"Similarly you all may be aware that recently President Obama paid a visit to our country. He was also the first US president to visit our country. So these two visits are of significant importance and great importance to our country.

"We are also very much appreciative of the New Zealand Government's ...support and recognition given to our democratisation and reform process taken in our country.

"The reform process that we are undertaking is because our Government is trying to fulfill the desire and the will of the people of Myanmar.

"In regard to the political reforms undertaken by our Government, there are two priority areas, that is, to have domestic political peace and stability in our country. Secondly we are trying to put an end to the ethnic armed groups and to build peace with the ethnic armed groups in our country. We must say that while undertaking the political reforms, there are many successes. At the same time we are also faced with challenges and obstacles ahead as we undertake the reforms.

"As we move forward towards democracy and to have a flourishing democracy, it is of great importance that we have economic development in our country. For economic development we are trying to invite foreign investment into our country. As you are aware, for the past 20 years because of the economic sanctions imposed against our country, it was an obstacle and hindrance to attract investment into our country...Therefore, we have welcomed.. economic sanctions lifted against our country ....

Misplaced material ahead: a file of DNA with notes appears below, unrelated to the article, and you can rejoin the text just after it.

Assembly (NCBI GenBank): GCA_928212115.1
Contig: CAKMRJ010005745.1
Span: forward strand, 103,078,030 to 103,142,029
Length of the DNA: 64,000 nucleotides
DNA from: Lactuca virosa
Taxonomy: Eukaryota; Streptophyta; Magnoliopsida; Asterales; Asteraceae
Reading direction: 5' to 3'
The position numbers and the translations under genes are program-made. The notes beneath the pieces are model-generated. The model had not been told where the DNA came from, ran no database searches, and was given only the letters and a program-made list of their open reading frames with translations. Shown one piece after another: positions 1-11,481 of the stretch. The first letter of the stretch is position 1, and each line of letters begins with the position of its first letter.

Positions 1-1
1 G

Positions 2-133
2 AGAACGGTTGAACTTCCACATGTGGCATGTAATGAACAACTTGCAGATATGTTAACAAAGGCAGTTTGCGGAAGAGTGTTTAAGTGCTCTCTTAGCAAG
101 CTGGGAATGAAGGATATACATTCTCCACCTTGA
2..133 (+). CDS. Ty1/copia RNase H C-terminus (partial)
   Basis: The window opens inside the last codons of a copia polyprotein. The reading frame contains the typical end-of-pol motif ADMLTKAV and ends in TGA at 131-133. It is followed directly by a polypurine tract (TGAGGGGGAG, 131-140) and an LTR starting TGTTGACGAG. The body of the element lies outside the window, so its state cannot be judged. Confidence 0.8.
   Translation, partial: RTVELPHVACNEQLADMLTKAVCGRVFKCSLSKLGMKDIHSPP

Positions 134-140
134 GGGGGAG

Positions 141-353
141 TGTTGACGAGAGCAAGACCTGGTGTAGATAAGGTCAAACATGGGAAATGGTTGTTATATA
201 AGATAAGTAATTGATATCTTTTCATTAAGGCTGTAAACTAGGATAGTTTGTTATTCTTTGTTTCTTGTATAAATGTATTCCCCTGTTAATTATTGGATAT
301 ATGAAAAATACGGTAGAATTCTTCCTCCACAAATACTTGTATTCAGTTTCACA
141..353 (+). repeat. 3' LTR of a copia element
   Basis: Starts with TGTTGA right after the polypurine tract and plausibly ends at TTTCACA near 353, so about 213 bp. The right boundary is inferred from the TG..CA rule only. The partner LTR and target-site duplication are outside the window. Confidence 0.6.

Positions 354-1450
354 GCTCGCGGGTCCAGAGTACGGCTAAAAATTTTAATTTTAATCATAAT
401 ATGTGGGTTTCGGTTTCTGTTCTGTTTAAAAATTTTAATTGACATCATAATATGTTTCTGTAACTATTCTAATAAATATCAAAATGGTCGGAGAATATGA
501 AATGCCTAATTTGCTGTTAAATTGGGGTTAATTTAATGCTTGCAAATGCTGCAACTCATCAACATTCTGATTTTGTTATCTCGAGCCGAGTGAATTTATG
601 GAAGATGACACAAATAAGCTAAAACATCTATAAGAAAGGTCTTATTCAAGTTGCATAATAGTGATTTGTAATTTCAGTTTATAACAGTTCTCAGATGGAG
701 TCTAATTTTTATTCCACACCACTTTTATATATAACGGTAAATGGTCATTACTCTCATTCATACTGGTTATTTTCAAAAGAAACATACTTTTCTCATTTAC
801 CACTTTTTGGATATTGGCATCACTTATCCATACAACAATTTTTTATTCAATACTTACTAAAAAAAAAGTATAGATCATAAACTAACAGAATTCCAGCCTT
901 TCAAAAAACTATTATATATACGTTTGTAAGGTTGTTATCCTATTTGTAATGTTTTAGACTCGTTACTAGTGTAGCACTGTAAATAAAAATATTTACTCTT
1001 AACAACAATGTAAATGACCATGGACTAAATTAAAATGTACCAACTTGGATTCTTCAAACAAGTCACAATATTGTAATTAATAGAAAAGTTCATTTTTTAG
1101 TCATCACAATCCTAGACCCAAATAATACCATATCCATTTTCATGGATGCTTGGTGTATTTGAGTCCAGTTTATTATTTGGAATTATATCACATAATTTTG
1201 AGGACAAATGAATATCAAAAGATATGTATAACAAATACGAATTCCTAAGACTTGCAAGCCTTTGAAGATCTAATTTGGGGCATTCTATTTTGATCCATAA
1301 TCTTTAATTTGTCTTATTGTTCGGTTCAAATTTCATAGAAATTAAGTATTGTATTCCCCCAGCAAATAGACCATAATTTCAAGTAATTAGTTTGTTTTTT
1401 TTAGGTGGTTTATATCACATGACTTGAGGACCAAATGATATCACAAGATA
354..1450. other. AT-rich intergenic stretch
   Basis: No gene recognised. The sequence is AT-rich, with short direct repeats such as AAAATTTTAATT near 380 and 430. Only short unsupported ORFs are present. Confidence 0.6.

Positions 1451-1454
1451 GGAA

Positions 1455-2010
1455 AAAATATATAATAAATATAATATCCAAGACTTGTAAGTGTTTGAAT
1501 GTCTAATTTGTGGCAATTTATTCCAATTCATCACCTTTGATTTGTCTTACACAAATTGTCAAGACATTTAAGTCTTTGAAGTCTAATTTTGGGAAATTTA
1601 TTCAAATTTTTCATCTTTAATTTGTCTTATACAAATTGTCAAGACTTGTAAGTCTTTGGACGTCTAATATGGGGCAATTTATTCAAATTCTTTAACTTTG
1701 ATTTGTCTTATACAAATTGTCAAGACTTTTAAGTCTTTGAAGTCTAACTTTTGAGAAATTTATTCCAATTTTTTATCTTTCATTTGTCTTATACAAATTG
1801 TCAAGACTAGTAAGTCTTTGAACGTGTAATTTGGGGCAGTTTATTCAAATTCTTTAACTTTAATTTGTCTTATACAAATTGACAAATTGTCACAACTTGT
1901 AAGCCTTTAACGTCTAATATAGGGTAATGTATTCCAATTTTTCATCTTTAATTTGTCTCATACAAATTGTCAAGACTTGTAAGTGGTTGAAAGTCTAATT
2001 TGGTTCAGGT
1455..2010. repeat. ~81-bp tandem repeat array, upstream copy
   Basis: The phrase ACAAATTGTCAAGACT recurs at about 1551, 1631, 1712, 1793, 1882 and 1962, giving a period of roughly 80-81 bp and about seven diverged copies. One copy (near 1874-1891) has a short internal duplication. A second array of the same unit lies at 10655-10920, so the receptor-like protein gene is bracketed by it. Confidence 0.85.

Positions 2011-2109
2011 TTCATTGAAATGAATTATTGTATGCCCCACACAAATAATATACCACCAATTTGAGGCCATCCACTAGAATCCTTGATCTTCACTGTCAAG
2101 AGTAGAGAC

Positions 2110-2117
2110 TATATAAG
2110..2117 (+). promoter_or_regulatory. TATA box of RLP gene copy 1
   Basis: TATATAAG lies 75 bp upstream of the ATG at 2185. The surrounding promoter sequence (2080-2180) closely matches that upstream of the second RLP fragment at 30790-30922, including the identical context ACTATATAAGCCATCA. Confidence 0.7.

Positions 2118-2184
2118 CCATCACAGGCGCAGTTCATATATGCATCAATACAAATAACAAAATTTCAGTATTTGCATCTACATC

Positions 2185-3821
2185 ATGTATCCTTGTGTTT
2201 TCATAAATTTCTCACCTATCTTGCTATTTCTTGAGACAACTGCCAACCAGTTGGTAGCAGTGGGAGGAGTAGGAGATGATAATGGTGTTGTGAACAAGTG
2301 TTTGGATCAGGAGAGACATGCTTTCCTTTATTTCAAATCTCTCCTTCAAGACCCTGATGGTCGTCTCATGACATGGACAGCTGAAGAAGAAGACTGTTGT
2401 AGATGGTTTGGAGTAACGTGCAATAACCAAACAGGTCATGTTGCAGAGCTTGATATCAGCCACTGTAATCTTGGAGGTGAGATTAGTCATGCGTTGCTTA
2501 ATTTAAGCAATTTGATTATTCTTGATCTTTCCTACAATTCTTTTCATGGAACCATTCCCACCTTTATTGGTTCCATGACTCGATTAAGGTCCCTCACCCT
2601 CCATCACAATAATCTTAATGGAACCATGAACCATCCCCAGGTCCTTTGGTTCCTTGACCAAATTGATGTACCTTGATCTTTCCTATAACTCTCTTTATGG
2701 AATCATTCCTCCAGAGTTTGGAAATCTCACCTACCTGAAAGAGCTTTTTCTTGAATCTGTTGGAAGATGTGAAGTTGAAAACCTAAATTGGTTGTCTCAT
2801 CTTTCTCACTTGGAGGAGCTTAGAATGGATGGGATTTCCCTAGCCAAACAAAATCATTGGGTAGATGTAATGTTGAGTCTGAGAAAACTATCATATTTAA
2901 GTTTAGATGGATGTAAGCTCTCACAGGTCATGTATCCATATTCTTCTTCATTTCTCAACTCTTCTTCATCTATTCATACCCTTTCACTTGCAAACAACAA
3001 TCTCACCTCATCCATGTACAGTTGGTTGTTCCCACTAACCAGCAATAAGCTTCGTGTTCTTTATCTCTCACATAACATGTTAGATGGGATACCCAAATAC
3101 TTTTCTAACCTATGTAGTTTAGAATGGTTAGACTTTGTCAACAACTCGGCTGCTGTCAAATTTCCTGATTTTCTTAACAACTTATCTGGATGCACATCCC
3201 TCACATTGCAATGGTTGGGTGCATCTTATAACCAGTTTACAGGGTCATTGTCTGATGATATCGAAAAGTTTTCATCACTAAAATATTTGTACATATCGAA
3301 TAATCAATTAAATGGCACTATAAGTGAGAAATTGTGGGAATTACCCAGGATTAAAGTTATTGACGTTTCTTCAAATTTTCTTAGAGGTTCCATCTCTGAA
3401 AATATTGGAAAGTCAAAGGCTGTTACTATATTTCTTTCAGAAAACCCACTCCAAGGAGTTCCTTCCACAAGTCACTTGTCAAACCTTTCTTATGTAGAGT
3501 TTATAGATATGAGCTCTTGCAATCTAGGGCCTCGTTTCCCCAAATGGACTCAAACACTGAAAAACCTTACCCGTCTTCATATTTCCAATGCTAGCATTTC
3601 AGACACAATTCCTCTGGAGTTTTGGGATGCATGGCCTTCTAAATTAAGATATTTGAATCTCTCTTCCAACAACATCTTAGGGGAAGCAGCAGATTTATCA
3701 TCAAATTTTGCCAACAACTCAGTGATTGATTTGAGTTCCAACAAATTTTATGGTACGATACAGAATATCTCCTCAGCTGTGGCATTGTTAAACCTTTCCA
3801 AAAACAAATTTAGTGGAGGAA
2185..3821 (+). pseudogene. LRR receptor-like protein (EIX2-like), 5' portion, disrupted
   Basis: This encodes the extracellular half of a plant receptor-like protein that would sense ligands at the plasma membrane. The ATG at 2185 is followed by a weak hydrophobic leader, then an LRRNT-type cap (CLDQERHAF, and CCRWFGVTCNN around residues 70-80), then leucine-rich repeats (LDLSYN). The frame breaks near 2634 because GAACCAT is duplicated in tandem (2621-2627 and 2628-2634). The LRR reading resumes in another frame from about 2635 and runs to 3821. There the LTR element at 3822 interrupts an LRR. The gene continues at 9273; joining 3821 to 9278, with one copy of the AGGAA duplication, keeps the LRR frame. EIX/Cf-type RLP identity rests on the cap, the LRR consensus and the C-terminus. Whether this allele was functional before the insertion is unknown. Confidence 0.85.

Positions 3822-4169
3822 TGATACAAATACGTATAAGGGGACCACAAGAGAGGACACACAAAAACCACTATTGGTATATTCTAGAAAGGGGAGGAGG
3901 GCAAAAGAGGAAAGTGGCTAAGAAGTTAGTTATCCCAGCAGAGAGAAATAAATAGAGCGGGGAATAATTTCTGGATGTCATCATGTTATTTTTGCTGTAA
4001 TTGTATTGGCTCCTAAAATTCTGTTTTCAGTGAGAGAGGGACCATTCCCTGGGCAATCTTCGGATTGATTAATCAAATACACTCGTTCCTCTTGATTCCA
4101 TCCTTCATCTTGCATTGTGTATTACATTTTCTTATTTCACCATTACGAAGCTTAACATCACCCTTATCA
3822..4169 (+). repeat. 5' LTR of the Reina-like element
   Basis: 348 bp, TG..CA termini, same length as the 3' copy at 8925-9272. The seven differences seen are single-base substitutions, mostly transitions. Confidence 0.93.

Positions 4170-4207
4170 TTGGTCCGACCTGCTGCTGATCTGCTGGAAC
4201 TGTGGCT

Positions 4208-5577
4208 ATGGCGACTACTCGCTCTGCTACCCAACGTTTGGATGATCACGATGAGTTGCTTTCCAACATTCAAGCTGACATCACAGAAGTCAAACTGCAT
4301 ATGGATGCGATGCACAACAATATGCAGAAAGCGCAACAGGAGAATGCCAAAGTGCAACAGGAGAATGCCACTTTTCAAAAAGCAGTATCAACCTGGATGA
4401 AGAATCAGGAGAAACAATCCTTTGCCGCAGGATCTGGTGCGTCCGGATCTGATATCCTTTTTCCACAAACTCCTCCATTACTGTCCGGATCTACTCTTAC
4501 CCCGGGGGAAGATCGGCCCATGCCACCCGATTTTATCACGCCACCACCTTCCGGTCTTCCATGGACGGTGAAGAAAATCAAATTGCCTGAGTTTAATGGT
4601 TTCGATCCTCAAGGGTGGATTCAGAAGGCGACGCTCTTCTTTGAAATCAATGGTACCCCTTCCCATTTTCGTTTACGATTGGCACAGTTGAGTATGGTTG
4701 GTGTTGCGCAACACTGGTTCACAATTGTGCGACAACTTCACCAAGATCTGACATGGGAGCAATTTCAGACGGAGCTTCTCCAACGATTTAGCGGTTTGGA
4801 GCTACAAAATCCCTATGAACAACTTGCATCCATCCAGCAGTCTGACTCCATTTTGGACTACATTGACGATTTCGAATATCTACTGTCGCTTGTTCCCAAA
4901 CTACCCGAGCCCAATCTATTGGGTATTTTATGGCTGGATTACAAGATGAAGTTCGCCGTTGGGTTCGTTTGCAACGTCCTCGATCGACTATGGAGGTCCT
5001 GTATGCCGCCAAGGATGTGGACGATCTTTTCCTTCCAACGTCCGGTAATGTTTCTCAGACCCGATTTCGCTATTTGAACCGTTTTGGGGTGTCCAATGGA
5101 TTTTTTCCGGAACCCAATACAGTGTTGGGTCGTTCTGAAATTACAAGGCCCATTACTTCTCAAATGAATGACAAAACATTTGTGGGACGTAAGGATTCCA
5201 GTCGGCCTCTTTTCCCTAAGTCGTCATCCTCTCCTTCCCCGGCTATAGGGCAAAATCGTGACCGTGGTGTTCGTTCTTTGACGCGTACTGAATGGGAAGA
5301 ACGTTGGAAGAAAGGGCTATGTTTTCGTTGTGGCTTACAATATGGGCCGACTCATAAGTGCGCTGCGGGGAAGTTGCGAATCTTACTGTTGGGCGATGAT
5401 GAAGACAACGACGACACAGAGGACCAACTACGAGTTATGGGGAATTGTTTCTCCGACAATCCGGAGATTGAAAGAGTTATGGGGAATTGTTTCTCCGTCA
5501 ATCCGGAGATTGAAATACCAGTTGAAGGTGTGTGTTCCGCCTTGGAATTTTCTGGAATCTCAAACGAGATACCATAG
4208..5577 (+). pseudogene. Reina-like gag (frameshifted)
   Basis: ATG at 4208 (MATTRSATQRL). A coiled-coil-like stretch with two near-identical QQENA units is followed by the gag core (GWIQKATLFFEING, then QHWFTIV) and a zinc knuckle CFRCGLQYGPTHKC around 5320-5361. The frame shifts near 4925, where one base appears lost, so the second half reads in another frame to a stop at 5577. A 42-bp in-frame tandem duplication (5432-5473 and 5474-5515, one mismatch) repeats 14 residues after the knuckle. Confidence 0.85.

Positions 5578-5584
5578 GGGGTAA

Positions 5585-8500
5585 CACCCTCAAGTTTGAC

"We have been able to adopt a new foreign investment law that is very investor-friendly and creates a favorable climate for investment in our country.

"...We discussed the potential areas of economic co-operation between our two countries. As you are aware, Myanmar is endowed with natural resources and we have a young workforce and a huge market because of our geographic location.

"With this investment from New Zealand combined with our natural resources, we can have a mutually beneficial economic co-operation so we invited New Zealand investors to come and invest in our country. Likewise the New Zealand Prime Minister has shown interest to come and invest in our country and work together for the economic co-operation between our two countries.

"...Human resource development is of great importance for our political as well as economic reforms. In this regard we discussed extensively with the Prime Minister [providing] assistance in the area of education.

"In concluding, we also discussed my forthcoming visit to New Zealand."

- NZ Herald